TALK TO YOUR KIDS about God from your personal view and struggles.
CONNECT TO THEIR LIVES:
Do you see clues in life to Gods existence?
Do you have unanswered questions about how God operates?
Do you hold back from religion because of your unanswered questions?
What Is The Meaning Of Israel In The Bible
- Ed JarrettContributing Writer
- 201920 Jun
Israel is a name used 2,431 times in the Bible. It is included in 34 out of the 39 books in the Old Testament. And in 13 of the 27 New Testament books as well. Clearly it is an important name. But who, or what, is Israel? How come it is the most significant name in the Bible apart from God?
The primary thread throughout the Bible is the redemption of humanity. The first three chapters recount the creation and fall of humanity. The remainder of the Scripture primarily deals with the story of our restoration. And Israel is at the center of that story.
You May Like: Is Rhema Bible College Accredited
What Is The Meaning Of Israel
So what does Israel mean in the Bible? It really depends on the context.
- It could refer to an individual Abrahams grandson.
- It could mean the descendants of Israel the children of Israel.
- Frequently it refers to the nation of Israel either the united kingdom or the northern kingdom.
- Probably the most common usage is to refer to Gods people those that he established a covenant with at Sinai and their descendants.
- And, finally, we see it pointing toward the new humanity created in Christ citizens of the kingdom of God.
But always the name points back to God and his purposes. Those identified with that name are Gods people, chosen for a purpose. And that is what Israel ultimately means: Gods people.
Ed Jarrettis a long time follower of Jesus and a member of Sylvan Way Baptist Church. He has been a Bible teacher for over 40 years and regularly blogs at A Clay Jar. You can also follow him on or . Ed is married, the father of two, and grandfather of two lovely girls. He is retired and currently enjoys his gardens and backpacking.
Fall Of Judah & Babylonian Exile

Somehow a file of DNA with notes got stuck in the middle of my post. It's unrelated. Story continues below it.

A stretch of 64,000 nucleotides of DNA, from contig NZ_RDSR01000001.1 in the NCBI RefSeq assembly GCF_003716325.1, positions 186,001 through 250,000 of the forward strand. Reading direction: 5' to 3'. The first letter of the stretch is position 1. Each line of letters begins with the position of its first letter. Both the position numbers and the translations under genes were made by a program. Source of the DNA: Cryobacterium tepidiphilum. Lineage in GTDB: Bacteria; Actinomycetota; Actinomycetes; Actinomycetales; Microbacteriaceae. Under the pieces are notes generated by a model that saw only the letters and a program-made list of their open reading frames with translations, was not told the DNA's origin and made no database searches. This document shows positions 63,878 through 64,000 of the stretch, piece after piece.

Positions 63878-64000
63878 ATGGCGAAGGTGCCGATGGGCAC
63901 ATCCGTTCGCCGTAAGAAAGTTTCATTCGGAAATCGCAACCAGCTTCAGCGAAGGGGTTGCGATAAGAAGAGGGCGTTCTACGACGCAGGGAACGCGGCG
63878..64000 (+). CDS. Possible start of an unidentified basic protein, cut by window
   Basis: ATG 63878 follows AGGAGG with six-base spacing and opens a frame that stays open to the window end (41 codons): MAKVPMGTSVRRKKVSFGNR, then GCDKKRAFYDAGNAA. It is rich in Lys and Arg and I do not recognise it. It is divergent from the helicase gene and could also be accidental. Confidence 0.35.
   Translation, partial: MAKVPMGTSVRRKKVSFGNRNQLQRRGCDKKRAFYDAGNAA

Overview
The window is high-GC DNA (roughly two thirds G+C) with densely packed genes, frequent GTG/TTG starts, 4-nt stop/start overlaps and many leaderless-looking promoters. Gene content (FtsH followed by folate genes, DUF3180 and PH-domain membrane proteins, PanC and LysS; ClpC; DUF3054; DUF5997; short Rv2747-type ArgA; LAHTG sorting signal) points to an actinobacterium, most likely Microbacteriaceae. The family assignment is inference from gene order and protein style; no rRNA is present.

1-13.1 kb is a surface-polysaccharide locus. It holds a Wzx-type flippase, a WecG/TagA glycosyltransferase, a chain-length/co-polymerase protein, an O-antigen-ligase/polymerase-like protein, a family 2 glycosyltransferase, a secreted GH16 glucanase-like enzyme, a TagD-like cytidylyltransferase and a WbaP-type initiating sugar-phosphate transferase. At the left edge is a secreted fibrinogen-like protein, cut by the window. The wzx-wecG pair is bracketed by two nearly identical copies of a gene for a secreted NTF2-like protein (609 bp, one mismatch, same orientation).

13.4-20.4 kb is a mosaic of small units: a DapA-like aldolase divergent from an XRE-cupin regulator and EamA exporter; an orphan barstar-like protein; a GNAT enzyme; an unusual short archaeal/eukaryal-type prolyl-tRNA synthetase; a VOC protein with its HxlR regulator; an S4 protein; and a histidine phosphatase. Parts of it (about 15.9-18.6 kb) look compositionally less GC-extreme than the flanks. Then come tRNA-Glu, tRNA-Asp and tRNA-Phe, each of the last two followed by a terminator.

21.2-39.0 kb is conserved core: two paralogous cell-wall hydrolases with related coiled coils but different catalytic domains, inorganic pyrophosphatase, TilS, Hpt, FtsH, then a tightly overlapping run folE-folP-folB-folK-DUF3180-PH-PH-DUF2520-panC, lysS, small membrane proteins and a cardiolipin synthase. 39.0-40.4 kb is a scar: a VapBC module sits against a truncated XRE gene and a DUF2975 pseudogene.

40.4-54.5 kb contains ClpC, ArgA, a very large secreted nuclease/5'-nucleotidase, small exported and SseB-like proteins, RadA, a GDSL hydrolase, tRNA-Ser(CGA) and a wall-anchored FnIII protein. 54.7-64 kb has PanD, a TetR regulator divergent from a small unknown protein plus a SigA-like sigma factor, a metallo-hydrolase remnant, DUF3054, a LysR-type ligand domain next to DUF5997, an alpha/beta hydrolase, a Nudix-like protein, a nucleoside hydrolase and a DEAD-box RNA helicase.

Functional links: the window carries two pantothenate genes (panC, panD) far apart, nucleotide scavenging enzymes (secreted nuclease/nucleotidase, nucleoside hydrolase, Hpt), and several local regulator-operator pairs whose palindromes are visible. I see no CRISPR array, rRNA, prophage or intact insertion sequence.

Ultimately, it wasn’t the Assyrian Empire that destroyed Judah. Nearly a century after Sennacherib’s unsuccessful siege of Jerusalem, a Babylonian king named Nebuchadnezzar II conquered much of Assyria’s former empire and laid siege to Jerusalem, taking the city in 587 B.C., destroying the First Temple and deporting many of Judah’s inhabitants to Babylonia. Both the Hebrew Bible and cuneiform tablets written in Nebuchadnezzar II’s time tell of the events that took place.
The fate of the Ark of the Covenant, which contained tablets recording the 10 Commandments, is unknown. Some ancient writers say the ark was brought back to Babylon, while other suggest that it was hidden away. In the millennia after the destruction of the First Temple a number of stories were spun telling tales of the location of the lost Ark.
In recent years, a number of cuneiform tablets have emerged from Iraq revealing details of the lives of Jewish deportees who lived at a village called l-Yahdu which means the “village of Judea.” Many of the tablets were purchased by private collectors on the antiquities market, raising concerns that some of the tablets may have been recently looted.
The tablets were “written by Babylonian scribes on behalf of the Judean families that lived in and around l-Yahdu,” wrote Kathleen Abraham, a professor at the University of Leuven in Belgium, in a paper she wrote for an exhibition catalog, “Light and Shadows: The Story of Iran and the Jews” .